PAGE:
The best way to prevent Dolphins coach Brian Flores from overwhelming your pass-protection schemes is to avoid obvious passing situations. One week after the Rams badly failed in this endeavor, the Cardinals will try to learn from Jared Goff’s mistakes. Blitzing Kyler Murray is dangerous because he’s so elusive, but the Dolphins’ 32nd-ranked run defense is vulnerable if they don’t go for broke. These are two fascinating teams that are dramatically improved from 2019 — and the Dolphins have some magic to them. My heart says Miami, but my head has a hard time riding with Tua Tagovailoa until he proves he can move the offense.
Tampa Bay Buccaneers 27, New Orleans Saints 24
8:20 p.m. ET (NBC) | Raymond James Stadium (Tampa, Fla.)
This score continues my theme of Week 9 underdogs falling short but keeping the game closer than expected. The analytics love the Bucs. I love the Bucs. There isn’t an obvious weakness for Tampa Bay, although the team’s big-name pass rush is quietly underwhelming. That could be a problem against a strong Saints offensive line, which protects Drew Brees well and blocks even better for Alvin Kamara in the run game and on screens. It’s also hard to overstate how much better the Saints’ offense should be with Michael Thomas, Emmanuel Sanders and Marquez Callaway all trending toward a return to the field.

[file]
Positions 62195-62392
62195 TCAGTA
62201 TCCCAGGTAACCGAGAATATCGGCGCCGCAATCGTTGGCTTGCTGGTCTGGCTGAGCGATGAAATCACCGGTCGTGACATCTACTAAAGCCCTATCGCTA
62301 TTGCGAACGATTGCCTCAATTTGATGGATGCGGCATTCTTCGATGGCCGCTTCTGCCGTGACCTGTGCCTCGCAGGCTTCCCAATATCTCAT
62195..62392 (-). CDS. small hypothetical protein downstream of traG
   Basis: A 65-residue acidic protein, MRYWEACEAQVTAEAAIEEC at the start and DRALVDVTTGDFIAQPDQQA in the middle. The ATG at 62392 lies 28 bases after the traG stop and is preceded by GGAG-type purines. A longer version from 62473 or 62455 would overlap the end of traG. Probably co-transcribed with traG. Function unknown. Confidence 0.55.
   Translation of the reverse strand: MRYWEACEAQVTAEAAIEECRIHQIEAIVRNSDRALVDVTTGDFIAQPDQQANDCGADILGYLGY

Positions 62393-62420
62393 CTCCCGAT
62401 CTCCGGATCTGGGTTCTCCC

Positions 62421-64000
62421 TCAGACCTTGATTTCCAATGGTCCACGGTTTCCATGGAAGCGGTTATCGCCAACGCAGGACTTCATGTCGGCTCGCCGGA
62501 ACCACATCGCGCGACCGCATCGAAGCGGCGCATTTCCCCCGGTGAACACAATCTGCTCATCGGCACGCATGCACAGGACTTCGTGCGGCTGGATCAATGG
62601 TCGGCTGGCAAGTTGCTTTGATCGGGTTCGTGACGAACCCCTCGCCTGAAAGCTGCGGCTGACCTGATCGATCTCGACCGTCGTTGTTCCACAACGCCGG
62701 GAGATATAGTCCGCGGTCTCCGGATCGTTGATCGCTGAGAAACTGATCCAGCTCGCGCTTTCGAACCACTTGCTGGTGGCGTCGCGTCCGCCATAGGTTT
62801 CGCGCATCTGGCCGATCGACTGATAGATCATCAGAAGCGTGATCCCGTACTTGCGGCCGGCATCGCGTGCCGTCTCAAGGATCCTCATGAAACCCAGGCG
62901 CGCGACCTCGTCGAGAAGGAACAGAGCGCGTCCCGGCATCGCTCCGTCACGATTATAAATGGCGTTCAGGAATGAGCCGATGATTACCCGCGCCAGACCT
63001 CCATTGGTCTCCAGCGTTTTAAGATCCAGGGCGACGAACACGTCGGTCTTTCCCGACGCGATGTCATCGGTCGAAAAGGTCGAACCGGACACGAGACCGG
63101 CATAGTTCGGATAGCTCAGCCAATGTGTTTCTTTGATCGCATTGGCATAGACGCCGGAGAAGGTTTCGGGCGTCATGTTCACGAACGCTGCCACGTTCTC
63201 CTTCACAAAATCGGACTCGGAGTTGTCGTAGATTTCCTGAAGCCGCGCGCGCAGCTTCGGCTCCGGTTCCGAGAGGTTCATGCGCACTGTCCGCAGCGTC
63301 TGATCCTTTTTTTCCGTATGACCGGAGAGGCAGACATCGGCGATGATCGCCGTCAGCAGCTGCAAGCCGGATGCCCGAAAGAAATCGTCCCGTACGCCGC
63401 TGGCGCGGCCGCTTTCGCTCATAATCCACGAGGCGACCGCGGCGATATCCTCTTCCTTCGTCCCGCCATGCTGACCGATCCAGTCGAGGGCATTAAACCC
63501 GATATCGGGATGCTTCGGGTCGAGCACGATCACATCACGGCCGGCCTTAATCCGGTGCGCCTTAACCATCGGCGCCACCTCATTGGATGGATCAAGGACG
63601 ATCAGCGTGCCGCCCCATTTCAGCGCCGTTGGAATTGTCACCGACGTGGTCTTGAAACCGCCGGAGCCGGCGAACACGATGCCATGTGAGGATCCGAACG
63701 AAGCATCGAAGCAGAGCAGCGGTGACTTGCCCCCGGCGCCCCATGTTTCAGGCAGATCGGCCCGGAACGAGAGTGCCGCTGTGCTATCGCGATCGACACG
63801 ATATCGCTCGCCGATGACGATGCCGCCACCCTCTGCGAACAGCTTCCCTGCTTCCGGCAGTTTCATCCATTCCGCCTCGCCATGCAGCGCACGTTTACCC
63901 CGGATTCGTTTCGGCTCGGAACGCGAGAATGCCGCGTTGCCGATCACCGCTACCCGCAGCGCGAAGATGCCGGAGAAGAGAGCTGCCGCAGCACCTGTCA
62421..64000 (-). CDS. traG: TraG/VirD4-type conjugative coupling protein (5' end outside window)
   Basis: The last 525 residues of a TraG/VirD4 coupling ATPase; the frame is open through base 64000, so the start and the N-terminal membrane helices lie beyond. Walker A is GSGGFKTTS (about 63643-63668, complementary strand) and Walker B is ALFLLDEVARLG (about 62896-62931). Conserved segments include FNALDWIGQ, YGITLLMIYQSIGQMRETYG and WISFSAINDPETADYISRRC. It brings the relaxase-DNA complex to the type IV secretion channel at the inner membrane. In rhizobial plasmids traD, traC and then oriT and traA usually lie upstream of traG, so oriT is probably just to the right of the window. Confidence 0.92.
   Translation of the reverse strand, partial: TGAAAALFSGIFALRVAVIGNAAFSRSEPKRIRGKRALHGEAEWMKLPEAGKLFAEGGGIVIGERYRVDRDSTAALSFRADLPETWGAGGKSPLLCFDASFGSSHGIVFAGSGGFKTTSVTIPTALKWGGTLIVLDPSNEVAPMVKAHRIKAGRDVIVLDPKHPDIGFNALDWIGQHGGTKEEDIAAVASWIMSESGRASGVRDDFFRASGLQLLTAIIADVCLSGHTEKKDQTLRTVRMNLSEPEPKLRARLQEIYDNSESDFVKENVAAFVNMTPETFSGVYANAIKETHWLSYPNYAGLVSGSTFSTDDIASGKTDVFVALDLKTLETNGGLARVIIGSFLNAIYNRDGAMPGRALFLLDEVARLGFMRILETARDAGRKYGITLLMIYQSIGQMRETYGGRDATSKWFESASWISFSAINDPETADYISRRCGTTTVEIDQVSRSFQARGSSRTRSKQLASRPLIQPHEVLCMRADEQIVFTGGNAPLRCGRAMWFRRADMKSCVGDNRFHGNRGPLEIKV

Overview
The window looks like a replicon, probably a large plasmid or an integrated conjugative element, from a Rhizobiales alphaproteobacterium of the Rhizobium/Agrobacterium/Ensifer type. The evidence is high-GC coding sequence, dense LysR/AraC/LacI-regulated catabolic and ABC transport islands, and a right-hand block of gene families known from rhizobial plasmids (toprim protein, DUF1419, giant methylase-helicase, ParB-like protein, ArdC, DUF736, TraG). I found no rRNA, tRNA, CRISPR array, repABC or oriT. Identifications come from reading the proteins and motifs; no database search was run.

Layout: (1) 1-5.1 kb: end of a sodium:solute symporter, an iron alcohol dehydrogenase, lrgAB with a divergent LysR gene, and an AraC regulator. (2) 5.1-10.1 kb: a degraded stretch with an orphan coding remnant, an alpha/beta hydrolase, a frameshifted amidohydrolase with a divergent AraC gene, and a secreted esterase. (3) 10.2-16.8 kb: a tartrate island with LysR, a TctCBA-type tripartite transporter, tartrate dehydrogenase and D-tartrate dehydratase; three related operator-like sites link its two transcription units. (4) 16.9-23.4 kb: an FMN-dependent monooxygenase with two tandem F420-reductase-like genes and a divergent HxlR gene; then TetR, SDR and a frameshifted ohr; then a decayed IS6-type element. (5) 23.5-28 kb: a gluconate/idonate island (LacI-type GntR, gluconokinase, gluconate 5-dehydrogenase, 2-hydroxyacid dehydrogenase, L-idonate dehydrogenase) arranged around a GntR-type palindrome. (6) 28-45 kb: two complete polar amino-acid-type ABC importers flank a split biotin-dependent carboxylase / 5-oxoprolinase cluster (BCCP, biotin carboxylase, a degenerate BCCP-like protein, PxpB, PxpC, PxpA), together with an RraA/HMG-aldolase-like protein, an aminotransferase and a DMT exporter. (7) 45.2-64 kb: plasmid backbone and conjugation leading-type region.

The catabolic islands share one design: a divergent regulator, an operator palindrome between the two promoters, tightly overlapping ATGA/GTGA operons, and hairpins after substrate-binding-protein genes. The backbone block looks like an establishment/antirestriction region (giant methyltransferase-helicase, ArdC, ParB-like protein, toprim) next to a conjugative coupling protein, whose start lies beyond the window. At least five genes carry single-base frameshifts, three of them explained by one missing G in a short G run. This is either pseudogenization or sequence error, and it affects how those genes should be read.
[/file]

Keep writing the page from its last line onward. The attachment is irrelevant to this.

Still, the best way to beat the Tampa defense is over the top. That does not favor Brees. And while Marcus Davenport has given the Saints’ pass rush new life, the Bucs’ offensive line figures to keep Tom Brady clean. This is not only the biggest game of Week 9, but one of the biggest in the NFC all season. Both teams are Super Bowl contenders and the winner will have a significant edge in the battle for the NFC South.
MONDAY, NOV. 9
New England Patriots 20, New York Jets 11
8:15 p.m. ET (ESPN) | MetLife Stadium (East Rutherford, N.J.)
This might be the Jets’ best opportunity for a win all season and their best chance to beat the Patriots since Ryan Fitzpatrick and Todd Bowles roamed the Meadowlands. The Patriots’ rush defense can’t stop anyone, but can Frank Gore or La’Mical Perine take advantage? The Jets’ pass defense, meanwhile, gambles way too much with way too little talent, but can Cam Newton and his merry band of undrafted receivers make the Jets pay deep? Both teams are dreadful in the first quarter and invite low-scoring games with their style of play, which makes this matchup the honorary NFC East prime-time game of the week, at least in spirit.
Follow Gregg Rosenthal on Twitter @GreggRosenthal.